Loudoun Co. schools attempt to juggle ‘what ifs’ in hybrid return plans

This story is part of “Parenting in a Pandemic,” WTOP’s continuing coverage of how parents are dealing with childcare, schooling and more through the coronavirus pandemic.

In the pandemic-riddled 2020-21 school year, an F is something to strive for — F for Flexibility.

In a letter to Loudoun County Public Schools families and staff, Superintendent Eric Williams outlined plans to return more students to hybrid in-person learning — plans that could be scotched, based on public health guidance.

Loudoun County, like most local school systems, is bringing students back to school buildings in phases. Students in kindergarten through grade 2 are scheduled to start hybrid in-person learning — two days per week — on Oct. 27.

The Loudoun County School Board is considering Williams’ plan that would have students in grades 3 to 5, whose parents selected the hybrid model for the first semester — before the last-minute decision to launch the school year 100% remotely — begin hybrid learning Dec. 1.

Looking toward the second half of the school year, the school system will soon conduct a survey of parents and guardians’ preferences on whether they would be inclined to have their children shift to hybrid in-person learning, or continue distance learning.

“We wish that public health conditions were such that we could give an ironclad commitment to honoring these preferences and the reality is that we cannot make such a promise,” Williams wrote. “There is no guarantee that public health conditions will permit hybrid learning.”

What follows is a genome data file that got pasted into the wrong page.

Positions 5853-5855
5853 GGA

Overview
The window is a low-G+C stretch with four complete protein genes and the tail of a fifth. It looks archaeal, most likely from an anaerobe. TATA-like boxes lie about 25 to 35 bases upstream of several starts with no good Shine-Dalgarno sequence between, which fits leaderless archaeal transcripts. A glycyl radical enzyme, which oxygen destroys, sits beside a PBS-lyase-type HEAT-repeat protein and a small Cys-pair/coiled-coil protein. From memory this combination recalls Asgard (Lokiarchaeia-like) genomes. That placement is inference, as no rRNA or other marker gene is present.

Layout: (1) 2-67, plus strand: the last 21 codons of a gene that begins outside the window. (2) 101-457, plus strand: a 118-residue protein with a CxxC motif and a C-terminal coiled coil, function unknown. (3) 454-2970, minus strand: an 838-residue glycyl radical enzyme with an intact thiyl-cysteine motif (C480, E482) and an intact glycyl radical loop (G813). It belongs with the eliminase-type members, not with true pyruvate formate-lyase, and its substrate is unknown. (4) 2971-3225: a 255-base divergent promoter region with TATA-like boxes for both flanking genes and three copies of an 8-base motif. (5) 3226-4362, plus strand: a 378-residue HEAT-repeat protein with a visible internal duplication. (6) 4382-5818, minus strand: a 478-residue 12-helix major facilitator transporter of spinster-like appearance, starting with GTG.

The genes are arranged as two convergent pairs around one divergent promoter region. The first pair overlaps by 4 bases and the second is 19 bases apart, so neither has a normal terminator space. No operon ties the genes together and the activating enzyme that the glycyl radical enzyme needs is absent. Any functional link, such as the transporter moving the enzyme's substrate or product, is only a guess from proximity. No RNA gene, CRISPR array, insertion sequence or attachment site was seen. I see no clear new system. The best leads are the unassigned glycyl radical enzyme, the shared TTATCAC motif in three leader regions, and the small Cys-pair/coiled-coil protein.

While the goal of the school system has been to return all students to classrooms safely, if it happened all at once, changes would likely have to be made.

Williams offered an example, in which 70% of families chose the hybrid model: “Most schools would not be able to operate the hybrid model with our current approach to physical distancing and with hybrid students having two days per week of in-person learning.”

One possibility would be reconfiguring class layouts with planned physical distancing of between 3 and 6 feet, rather than 6 feet.

“This approach would increase the likelihood of greater COVID-19 transmission, quarantines, classroom closures and school closures,” Williams said.

A second option would be reducing the number of in-person instruction from two days a week to once a week.

A third choice would be maintaining the current approach of 6 feet of distance, and two days per week, with as many students as possible. “A key challenge with this possibility would be determining which students to accommodate.”

The Loudoun County School Board will likely vote on plans to resume hybrid learning at its Nov. 10 meeting, Williams said.

Neal Augenstein

Neal Augenstein has been a general assignment reporter with WTOP since 1997. He says he looks forward to coming to work every day, even though that means waking up at 3:30 a.m.

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